Paying a yield of 2.6%, investors seeking dividend stocks may find Hanesbrands (NYSE:HBI) an attractive option. The clothing company owns multiple brands including its namesake Hanes, Playtex, and Jockey. The company has increased its payout every year since 2013 and its most recent payout increased more than 36% over the prior year.

Income stream cash flow

Image source: Getty Images

A consistently growing dividend is a strong signal of business strength but investors should be wary if yields begin to creep up. At first glance, Hanes's dividend yield of 2.6% does not appear to be a concern. It's not much higher than the S&P 500 yield of 1.9%. However, the yield has increased 43% over the past year and although this is generally positive, the reasoning behind the increase can be a red flag.

Measured as dividend per share divided by price per share, dividend yields can go up with a combination of two factors -- an increasing payout and/or a declining share price. With consistent annual dividend bumps, Hanesbrands has been increasing its payout. However, its stock price has also taken a hit over the last year, causing its yield to increase.

HBI Chart

HBI data by YCharts

Although Hanes stock has recovered from its 52-week low reached in February, it's still down 13.5% for the year, trailing the S&P 500 by a whopping 27%. When a stock is down double-digits during a bull market, there should be cause for concern. Weak business results can cause a halt in future dividend increases or even worse, an eventual dividend cut. Therefore, Hanesbrands investors seeking yield should take a deeper look at the numbers to see if the company's dividend is sustainable.

Why the stock price drop?

It's no secret the retail industry is struggling. Brokerage firm Credit Suisse reported 2,056 stores closed in 2016 and indicated more than 8,600 brick-and-mortar stores will close in 2017. To put the latter number in perspective, more stores will close in 2017 than the worst year on record when over 6,000 stores were closed during the great recession in 2008.

Hanesbrands is not immune to the retail struggles. Hanes's largest customer, Wal-Mart (NYSE:WMT), accounted for 20% of its net sales in 2016. Last year, the retail giant announced it will close 269 stores. As a result of Wal-Mart and the industry struggles, with the exception of international, 2016 year-over-year sales dropped in each of Hanes's operating segments. Innerwear sales, its largest contributor to revenue, fell 2.7%.

Operating segment



Change (%)













Total net sales




Data source: Company filings

The weak results spilled over into profits as Hanes has failed to beat Wall Street earnings estimates in 4 of the past 6 quarters. 

There is also concern about Hanes's recent acquisitions and its accumulation of debt to help for them. Last year, the company spent $964 million on acquisitions while adding nearly $1.3 billion in long-term debt on its balance sheet. Its debt to equity ratio today sits at 432%.

Dividend analysis

A combination of a declining business along with increasing debt can be burdensome on a company's financials. If it begins to struggle making interest payments, a dividend cut will be likely. Let's see if Hanes is in jeopardy.

Hanes's trailing-twelve-month (TTM) dividend payout ratio, the total dividend paid to shareholders relative to its net income, came in at a healthy 35%. The company's payout ratio actually came in less than two other popular apparel makers, Gap Inc. and V.F. Corp payout 53% and 64% of their earnings as dividends respectively.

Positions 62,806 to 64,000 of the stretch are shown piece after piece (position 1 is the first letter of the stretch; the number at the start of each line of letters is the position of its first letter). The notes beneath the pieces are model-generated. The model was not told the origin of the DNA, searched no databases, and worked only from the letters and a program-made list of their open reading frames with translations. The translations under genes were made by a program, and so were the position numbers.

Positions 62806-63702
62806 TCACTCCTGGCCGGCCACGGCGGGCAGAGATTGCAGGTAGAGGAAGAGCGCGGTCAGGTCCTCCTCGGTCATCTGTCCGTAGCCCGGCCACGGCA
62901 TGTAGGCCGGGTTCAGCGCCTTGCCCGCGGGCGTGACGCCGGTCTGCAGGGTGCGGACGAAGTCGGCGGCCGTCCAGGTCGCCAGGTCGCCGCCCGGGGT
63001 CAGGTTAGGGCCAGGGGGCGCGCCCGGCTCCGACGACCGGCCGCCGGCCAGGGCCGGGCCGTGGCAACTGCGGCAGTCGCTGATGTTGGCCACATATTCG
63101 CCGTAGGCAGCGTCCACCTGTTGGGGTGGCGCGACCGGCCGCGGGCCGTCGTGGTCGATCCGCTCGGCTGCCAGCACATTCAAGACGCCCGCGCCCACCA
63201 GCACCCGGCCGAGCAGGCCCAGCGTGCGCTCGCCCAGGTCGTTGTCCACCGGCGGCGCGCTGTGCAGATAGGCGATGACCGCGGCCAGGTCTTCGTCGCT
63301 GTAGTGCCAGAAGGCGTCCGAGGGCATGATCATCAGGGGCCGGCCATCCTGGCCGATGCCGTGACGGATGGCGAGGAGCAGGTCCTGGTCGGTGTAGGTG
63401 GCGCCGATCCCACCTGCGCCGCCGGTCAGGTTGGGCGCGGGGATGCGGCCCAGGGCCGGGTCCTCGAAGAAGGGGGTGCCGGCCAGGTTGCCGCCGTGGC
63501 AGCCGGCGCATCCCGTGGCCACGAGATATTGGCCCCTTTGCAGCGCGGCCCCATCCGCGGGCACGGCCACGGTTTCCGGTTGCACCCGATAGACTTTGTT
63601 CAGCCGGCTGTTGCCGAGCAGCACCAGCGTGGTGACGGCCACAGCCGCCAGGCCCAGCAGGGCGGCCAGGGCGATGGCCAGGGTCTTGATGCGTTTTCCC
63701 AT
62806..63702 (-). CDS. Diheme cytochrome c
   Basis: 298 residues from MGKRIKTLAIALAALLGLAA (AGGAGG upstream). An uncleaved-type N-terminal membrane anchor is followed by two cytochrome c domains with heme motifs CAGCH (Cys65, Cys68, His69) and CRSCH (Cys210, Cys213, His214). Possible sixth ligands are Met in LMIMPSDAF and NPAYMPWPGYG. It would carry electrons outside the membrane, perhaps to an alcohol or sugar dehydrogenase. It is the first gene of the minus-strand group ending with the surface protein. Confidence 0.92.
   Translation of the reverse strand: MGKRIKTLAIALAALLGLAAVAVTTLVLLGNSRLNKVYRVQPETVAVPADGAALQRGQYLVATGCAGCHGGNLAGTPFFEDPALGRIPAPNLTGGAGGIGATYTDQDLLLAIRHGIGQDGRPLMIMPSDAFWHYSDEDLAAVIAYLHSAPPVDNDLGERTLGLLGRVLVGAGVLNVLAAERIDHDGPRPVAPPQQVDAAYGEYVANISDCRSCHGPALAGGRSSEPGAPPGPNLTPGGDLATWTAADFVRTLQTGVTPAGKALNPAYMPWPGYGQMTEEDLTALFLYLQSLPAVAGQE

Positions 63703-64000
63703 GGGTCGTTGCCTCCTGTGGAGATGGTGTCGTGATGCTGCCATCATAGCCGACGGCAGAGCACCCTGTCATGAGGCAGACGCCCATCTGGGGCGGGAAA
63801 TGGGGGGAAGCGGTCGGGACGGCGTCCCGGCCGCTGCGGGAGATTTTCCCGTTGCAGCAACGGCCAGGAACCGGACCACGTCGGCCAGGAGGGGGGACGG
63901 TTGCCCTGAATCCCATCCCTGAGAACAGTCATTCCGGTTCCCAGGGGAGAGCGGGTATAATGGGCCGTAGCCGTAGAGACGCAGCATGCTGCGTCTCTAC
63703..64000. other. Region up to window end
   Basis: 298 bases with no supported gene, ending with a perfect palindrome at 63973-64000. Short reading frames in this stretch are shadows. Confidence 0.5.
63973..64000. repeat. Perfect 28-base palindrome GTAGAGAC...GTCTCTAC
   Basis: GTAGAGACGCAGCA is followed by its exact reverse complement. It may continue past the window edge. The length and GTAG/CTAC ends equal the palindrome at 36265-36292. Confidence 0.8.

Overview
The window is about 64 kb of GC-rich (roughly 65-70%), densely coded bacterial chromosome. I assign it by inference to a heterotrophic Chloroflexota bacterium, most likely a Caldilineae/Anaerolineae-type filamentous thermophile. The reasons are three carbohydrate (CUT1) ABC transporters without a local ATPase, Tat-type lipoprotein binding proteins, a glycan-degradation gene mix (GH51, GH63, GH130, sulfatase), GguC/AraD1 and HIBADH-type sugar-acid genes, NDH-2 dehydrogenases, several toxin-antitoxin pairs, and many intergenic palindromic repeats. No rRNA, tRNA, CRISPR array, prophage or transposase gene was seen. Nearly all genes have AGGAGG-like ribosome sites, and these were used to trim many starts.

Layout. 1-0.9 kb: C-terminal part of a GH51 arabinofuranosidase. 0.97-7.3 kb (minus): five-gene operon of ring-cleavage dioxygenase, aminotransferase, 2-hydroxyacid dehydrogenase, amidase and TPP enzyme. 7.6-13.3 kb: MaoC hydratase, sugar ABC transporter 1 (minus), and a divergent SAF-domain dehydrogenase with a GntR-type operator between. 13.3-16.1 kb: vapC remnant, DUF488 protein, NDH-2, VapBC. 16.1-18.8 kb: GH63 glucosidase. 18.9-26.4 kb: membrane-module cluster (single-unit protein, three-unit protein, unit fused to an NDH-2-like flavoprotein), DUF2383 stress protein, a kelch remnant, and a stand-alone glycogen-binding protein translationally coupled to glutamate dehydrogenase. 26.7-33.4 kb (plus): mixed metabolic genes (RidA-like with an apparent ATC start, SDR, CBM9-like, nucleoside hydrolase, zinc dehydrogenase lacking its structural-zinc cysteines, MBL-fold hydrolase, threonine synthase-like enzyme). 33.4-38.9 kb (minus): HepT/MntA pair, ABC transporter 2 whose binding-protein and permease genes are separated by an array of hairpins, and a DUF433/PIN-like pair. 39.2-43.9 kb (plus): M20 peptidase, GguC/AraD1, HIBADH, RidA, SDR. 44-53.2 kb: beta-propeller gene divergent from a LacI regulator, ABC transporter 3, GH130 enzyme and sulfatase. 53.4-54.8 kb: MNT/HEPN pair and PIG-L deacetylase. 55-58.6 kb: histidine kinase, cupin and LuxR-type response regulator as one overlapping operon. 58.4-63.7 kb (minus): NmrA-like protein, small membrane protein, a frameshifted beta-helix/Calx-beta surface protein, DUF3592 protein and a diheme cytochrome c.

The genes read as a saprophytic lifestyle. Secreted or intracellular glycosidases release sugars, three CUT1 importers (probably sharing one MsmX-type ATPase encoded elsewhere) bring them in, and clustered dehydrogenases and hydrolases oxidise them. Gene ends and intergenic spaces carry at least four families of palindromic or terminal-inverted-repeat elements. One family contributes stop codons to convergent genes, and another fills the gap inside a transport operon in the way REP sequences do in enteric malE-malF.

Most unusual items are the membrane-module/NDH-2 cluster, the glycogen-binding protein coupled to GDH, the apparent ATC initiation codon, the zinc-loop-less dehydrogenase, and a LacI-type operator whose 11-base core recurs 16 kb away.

The dividend payout ratio is a fine metric to look at but one flaw is that it compares dividends paid, a cash transaction, to earnings, an accounting metric. A more accurate measure to validate the safety of a dividend would be to compare the dividends paid to a company's free cash flow, which is the amount of operating cash available after investing in its business. A quick look at this measure shows that Hanesbrands may have some wiggle room to increase its dividend further.

Metric (TTM)

FY 2016 Amount

Operating cash flow


Capital expenditures


Free cash flow


Dividends paid




All numbers in thousands. Data source: Annual filings.

Hanesbrands still has some dirty laundry

Despite a relatively low dividend payout ratio, Hanesbrands investors still have reasons to be concerned.  Between 2014 and 2016, the company spent over $1.5 billion on acquisitions. Investors shouldn't expect the buying spree to be complete either. Hanesbrands has communicated to investors that acquisitions remain a key component of its long-term growth strategy. 

Another concern is Hanes's underfunded pension plan. As of the end of its most recent quarter ending in April, Hanesbrands had $375 million in pension liabilities in addition to its $3.7 billion in debt. At some point, Hanesbrands will have to make this liability up.

Although Hanesbrands dividend appears to be sustainable over the near-term, investors should keep a close eye on the company to make sure it can meet all its obligations over a longer period. Between maintaining annual dividend increases, meeting long-term obligations to its employees and bondholders, and continuing to make acquisitions, Hanesbrands must be on top of its game. Given its recent business struggles, I'm not sold that the dividend can be sustained unless it either turns things around or slows down the buying spree.

This article represents the opinion of the writer, who may disagree with the “official” recommendation position of a Motley Fool premium advisory service. We’re motley! Questioning an investing thesis -- even one of our own -- helps us all think critically about investing and make decisions that help us become smarter, happier, and richer.